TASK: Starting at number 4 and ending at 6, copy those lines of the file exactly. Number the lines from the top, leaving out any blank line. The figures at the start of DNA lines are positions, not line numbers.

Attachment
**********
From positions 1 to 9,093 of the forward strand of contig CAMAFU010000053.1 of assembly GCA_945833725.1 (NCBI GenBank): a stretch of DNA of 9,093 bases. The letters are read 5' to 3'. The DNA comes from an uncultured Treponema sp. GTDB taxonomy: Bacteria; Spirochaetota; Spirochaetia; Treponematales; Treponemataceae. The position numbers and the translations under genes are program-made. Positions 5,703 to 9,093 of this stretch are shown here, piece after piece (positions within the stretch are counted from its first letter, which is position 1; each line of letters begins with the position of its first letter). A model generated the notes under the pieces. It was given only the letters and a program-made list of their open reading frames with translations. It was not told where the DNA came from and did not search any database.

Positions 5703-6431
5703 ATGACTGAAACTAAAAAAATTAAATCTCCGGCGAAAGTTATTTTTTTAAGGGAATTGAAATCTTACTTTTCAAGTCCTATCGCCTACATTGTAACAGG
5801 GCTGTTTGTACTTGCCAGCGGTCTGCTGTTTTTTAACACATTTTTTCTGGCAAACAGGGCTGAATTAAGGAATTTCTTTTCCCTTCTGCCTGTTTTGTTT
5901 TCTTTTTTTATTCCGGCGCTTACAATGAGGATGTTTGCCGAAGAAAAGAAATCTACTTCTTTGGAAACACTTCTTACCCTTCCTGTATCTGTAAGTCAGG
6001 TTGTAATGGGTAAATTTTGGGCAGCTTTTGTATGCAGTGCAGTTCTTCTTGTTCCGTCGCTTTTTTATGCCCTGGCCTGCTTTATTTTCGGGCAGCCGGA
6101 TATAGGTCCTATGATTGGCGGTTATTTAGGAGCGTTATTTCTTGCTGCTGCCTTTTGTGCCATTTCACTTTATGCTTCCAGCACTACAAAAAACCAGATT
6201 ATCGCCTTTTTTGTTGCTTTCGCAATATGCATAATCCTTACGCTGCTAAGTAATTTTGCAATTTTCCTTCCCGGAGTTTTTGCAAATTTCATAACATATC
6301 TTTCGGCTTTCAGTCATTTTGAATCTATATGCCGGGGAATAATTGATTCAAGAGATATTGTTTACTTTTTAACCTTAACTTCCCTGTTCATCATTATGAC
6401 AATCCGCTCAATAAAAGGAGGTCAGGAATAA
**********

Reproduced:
5801 GCTGTTTGTACTTGCCAGCGGTCTGCTGTTTTTTAACACATTTTTTCTGGCAAACAGGGCTGAATTAAGGAATTTCTTTTCCCTTCTGCCTGTTTTGTTT
5901 TCTTTTTTTATTCCGGCGCTTACAATGAGGATGTTTGCCGAAGAAAAGAAATCTACTTCTTTGGAAACACTTCTTACCCTTCCTGTATCTGTAAGTCAGG
6001 TTGTAATGGGTAAATTTTGGGCAGCTTTTGTATGCAGTGCAGTTCTTCTTGTTCCGTCGCTTTTTTATGCCCTGGCCTGCTTTATTTTCGGGCAGCCGGA